The Telegraph Track!
18 June 2012
It’s just gone 9 and I’m tired. It has been a huge day, a day that has certainly held highs and lows, and literally lots of twists and turns. We have ended it at a beautiful campsite overlooking a babbling river. I am sitting out in front of a fire listening to the flowing water and the hum of the surrounding night life, but it all could have been very different!
Today was always going to be a big day for me, it was one that had been long imagined, and we were finally here, the start of the Telegraph Track. That may not mean much to some, but for an Aussie, esp one that likes 4wdriving the Telegraph Track is an iconic track running up the remote spine of Cape York in far north Queensland. I was excited and a little apprehensive at what was ahead, the track traces the route of a historic telegraph line that runs right up to the cape, it was the only road link in this area for many years and is a narrow track with many creek crossings, impassible for much of the year during the wet season.
The tension built as we waited for fuel at Bramwell Roadhouse at the start of the track, and we learned that the hardest crossing this year so far was Palm Creek, the first main creek on the track only 4k’s in. This was good, because if we could get past this obstacle then we should make it with no problems up the rest of the track (so I thought!). We set off on the track a few minutes after a group of about 5 or so utes, I was keen to catch them up at the first obstacle so there would be someone around if we needed a bit of help. We soon caught them up at the first little gully, they were attacking the boggeyest steepest part they could find, and having fun winching out, we skirted around them on an easier path, thinking to ourselves if that was as hard as it got then we were home dry. We soon came across a few cars parked further along at what was Palm Creek proper, and realised that things were going to get tricky. It turned out that most of the people there were spectators, and just watching the fun. As we walked up to the creek we could see a 2 metre drop off down a wet clay bank to the creek with a more gradual but hummocky ramp up the other side. Nobody that day had got up this ramp without a winch, so we (not having a winch) were a bit scuppered and had to wait for another vehicle to go through that could tow us up the final section. Lots of deliberating between the spectators (including a couple who were stranded after spiking a radiator and looked as though they would be there for about a week waiting for a replacement) and a couple of other travellers saw a vehicle attempt the crossing and after winching itself up the far bank it was through, opening the gates for others like us who didn’t have winches. It came to our attempt and with great trepidation I set off and with Lisa recording the moment for prosperity slowly nudged and slid my way down the bank into the creek, the next section was tough and after clearing the first big hummock I floored Landy as we continued up the slope, it was close and the front wheels peaked out onto the top of the bank, but we couldn’t quite make it, with wheels slipping and tyres smoking there was no way forward. I stood hard on the brake and my left leg shook on the clutch as the adrenaline rushed through. We got a tow up the last couple of metres, even an old standard Landy can still go fairly well!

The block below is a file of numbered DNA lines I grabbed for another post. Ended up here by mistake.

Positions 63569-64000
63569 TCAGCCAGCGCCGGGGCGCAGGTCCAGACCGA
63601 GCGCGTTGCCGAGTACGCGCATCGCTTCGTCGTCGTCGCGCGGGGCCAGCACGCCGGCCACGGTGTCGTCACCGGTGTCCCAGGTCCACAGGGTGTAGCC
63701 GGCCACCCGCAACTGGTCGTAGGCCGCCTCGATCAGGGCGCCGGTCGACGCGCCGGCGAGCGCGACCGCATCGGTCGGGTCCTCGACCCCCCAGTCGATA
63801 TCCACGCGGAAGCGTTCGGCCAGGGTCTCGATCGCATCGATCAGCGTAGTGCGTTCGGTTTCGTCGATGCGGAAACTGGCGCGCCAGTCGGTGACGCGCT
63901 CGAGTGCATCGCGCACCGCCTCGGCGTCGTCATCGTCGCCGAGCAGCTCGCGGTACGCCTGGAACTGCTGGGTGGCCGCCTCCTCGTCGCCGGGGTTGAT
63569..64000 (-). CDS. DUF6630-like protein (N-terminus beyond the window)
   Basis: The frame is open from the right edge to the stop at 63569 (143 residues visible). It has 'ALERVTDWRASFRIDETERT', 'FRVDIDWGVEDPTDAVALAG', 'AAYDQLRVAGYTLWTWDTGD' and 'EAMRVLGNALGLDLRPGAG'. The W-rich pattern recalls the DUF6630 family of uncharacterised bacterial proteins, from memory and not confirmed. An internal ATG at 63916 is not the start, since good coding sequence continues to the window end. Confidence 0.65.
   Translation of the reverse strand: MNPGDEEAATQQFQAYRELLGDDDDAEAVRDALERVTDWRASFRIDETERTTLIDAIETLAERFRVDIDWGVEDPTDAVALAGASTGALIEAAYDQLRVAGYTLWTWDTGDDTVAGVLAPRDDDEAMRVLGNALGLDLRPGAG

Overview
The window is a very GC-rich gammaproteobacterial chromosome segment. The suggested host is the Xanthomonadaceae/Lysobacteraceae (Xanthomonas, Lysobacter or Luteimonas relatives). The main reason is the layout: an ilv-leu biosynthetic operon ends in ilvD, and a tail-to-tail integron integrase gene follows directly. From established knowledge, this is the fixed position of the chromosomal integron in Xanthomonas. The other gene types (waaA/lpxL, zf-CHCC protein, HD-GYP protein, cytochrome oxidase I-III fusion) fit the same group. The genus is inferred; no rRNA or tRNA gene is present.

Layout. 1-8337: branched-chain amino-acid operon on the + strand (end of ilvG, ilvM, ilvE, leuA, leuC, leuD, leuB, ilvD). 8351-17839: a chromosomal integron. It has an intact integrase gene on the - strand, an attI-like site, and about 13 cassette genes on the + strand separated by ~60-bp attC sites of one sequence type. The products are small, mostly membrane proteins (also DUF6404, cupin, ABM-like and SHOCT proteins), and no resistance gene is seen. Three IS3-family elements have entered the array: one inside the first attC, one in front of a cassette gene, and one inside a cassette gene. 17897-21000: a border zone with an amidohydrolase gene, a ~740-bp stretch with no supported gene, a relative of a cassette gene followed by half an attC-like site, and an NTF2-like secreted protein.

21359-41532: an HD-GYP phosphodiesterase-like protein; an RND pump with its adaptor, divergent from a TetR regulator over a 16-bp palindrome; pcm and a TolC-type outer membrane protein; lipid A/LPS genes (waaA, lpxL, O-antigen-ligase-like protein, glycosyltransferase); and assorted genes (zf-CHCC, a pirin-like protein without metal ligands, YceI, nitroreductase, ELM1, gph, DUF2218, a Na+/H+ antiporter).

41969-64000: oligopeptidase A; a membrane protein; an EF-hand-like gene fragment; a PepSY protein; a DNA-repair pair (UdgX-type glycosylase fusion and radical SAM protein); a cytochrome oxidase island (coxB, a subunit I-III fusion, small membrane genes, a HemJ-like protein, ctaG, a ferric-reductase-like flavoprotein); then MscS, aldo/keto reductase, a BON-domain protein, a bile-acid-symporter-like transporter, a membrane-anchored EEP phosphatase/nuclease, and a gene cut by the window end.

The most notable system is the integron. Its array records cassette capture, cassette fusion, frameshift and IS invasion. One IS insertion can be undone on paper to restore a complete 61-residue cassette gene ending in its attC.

When we both thought about the trip along the Telegraph I suppose we just concentrated on the 4wdrive aspect of it, the wading through streams and rough washouts, but now we were taken aback by the landscape that the track passes through. At this time of year the narrow track passes through deep green grasslands and scrubby forests. After blasting along hundreds of kilometres of corrigated dirt development roads to get here it was so nice to be travelling slower with little dust, anbending able to take in the scenery as you drive, it allows you to see and start to appreciate the amazing place this is.